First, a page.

2. Banditqueen says:

    No, Anne didn’t kidnap her nephew, she was given his wardship as his guardian by the King because she was in a financial position to provide for her sister’s children when Mary was left without support after her husband died. Mary Boleyn was left a widow in 1528 after her husband, William Carey, a friend of King Henry Viii died of the terrible sweating sickness. Apparently William wasn’t sensible with money, he gambled and Mary wasn’t left in a stable financial situation. She hid her plight from her family and Anne told the King who wrote to Thomas Boleyn to ask him to support his daughter.

    A widow was normally given access to various sums of money for her support and her rights were enshrined in law and marriage contracts. She had a jointure for example but in this case it was going to be hard to receive due to her husband’s debts. Thomas gave Mary an income and she was helped to gain some of the money that she was entitled to, while Anne provided little Harry Carey with a splendid education and a secure future. It wasn’t unusual to place children in the household of a wealthy relative or the noble households as a ward or to purchase their wardship from the crown, including their marriage.

    In the Other Boleyn Girl when Mary was made a widow Anne took the children from her out of spite and kept Mary from them. Mary later walked into the palace and took Elizabeth home with her after Anne’s execution. The drama is well done as a piece of drama but as a historian I can say it is definitely off the wall with errors. Unlike the Tudors which didn’t set out to be accurate, PG claimed this book and drama to be as it really happened. That’s the danger here, because her work is so popular, especially the Other Boleyn Girl and White Queen, with many of her followers thinking she is writing history. She is often consulted as an expert and comes out with misleading nonsense, but as a person she appears to be perfectly nice and even emphatic with those she speaks about. However, the book put the hard work done to get a more balanced view of Queen Anne out there have been put back years as her books also claimed she slept with her brother in order to get a son and heir, despite this being disproved long ago.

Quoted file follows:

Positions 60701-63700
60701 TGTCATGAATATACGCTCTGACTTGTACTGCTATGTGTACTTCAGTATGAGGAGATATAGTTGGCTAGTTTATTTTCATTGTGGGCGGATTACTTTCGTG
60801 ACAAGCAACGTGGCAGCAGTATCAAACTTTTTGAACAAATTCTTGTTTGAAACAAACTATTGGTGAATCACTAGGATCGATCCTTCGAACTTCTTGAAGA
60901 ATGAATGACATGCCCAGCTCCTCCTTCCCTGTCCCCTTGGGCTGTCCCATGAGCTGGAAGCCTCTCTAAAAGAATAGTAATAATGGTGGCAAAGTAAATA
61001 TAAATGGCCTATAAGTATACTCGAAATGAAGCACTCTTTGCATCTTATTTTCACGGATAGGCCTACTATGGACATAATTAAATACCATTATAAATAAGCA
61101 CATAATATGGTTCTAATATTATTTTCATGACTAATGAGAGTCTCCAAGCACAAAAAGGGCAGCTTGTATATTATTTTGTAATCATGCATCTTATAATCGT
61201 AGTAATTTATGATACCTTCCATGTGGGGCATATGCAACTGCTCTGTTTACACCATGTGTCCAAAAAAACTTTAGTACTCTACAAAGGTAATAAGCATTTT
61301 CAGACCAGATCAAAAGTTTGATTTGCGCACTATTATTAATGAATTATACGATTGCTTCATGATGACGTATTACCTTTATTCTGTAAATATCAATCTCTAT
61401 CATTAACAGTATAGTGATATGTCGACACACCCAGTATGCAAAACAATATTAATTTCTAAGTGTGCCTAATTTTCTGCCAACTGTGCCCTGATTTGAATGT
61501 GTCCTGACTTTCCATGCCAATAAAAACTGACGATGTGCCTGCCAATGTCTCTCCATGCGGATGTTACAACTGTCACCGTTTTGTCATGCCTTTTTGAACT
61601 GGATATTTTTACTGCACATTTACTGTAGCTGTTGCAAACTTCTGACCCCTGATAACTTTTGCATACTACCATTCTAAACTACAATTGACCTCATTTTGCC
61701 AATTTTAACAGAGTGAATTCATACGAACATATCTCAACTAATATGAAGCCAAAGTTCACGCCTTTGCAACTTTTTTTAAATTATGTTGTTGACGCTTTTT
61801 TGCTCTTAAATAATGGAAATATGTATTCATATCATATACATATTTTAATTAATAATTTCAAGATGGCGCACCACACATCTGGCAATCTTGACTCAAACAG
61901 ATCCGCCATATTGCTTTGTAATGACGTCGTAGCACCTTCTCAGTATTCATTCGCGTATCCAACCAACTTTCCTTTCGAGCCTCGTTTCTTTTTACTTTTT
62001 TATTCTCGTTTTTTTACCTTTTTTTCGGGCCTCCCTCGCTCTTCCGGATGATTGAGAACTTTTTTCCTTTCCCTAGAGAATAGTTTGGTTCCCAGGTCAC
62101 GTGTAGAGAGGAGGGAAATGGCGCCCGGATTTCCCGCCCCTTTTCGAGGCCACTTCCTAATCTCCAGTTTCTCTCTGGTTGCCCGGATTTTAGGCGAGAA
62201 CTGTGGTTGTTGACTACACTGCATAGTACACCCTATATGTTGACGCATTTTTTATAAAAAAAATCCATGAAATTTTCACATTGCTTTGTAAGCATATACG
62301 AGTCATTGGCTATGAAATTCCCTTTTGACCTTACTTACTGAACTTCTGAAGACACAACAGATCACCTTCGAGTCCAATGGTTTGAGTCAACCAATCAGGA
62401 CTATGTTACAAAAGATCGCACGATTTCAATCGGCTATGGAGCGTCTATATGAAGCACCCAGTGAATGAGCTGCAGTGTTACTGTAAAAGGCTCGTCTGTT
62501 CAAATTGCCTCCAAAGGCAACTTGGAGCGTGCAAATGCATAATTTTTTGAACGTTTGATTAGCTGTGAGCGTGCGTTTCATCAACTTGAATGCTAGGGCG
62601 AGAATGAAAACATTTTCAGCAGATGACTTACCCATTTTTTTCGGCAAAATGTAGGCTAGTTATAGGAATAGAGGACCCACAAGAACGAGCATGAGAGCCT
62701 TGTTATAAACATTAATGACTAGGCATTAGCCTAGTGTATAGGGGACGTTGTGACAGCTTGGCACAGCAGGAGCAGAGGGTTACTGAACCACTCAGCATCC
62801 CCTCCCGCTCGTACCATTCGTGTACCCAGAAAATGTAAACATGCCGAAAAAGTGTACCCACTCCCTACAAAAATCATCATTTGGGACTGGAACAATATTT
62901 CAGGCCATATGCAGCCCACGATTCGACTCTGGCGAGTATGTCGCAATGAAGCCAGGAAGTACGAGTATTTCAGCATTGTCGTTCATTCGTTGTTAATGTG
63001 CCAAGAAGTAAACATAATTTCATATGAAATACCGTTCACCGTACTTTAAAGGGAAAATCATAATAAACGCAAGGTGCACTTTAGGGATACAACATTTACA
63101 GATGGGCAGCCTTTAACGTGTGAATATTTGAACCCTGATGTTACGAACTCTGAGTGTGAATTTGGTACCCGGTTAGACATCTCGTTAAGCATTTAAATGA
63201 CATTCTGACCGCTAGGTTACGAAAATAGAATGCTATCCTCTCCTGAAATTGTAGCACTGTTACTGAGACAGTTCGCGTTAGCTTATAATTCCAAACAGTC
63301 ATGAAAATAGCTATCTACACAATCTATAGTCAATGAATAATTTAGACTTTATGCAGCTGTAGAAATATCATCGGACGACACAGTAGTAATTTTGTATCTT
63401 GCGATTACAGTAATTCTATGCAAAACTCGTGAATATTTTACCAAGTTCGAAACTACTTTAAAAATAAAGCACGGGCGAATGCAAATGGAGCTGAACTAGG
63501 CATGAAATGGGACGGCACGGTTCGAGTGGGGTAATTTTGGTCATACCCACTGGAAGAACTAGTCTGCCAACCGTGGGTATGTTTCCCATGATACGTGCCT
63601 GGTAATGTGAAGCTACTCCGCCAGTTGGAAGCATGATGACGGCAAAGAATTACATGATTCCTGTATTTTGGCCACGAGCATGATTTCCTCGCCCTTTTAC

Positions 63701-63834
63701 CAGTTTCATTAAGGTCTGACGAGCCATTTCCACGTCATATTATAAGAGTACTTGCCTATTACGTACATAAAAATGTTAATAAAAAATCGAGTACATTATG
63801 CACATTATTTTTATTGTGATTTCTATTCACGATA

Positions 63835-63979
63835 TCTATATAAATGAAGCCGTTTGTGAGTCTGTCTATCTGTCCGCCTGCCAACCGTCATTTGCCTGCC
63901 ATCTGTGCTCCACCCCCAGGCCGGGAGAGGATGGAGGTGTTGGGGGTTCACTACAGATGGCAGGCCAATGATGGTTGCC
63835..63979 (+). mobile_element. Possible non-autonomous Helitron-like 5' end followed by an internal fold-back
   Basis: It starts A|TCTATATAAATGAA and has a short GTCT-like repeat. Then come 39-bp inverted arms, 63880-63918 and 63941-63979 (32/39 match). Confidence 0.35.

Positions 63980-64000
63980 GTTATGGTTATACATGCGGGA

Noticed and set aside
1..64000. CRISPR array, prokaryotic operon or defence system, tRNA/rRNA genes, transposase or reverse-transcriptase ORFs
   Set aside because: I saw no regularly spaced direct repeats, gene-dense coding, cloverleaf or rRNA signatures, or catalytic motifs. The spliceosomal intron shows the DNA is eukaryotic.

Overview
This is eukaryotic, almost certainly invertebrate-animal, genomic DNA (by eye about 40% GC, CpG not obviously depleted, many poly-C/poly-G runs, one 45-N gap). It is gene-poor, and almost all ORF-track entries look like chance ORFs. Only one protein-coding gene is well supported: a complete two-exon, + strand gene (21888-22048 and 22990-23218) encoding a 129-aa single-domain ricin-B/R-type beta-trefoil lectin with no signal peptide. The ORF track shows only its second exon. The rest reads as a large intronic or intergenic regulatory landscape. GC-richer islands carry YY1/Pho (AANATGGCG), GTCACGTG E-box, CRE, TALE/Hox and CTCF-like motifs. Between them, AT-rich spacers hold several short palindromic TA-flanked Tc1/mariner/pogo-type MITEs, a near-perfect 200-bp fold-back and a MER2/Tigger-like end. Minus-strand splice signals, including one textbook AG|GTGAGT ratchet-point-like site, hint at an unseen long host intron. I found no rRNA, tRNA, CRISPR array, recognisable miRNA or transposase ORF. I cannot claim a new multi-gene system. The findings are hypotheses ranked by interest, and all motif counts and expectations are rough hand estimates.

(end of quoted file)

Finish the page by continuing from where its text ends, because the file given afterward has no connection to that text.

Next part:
3. Christine says:

    She probably is a very nice person but her books are laughable, and the incest theory she believes Anne indulged in with her brother, to get a child as he was the one man she could trust means that as a woman, she has no regard for her morals and sense of decency, she must also think that George Boleyn was of equally low base morals and that he along with his sister, were not the pious pair they portrayed themselves to be, why on earth does Gregory think that they were guilty of incest? Look at the way Anne held out against the king for so long, what we know of her is that of a woman with a deep sense of self worth and a high regard of ones
    own values, a woman who had enjoyed a privileged education, a woman who was deeply pious would any woman indulge in an act so bestial an act condemned by the bible, an act abhorred by decent men and women down the centuries simply to get a child? The charge of incest had no basis in truth it was merely thrown in as character assassination, Anne’s name had to be blackened so much that she would be portrayed as a sexual out of control depraved figure, it was done to garner sympathy for Henry V111 to make him look like a victim, Anne’s victim there was no evidence that she was guilty of incest whatsoever, however in the ever fertile mind of Miss. Gregory she thinks no smoke without fire and maybe just maybe she did procure her own brother to violate her, as the charges stated, never was a woman so wronged and five hundred years later, her reputation is still up for debate in the spurious works of Miss. Gregory.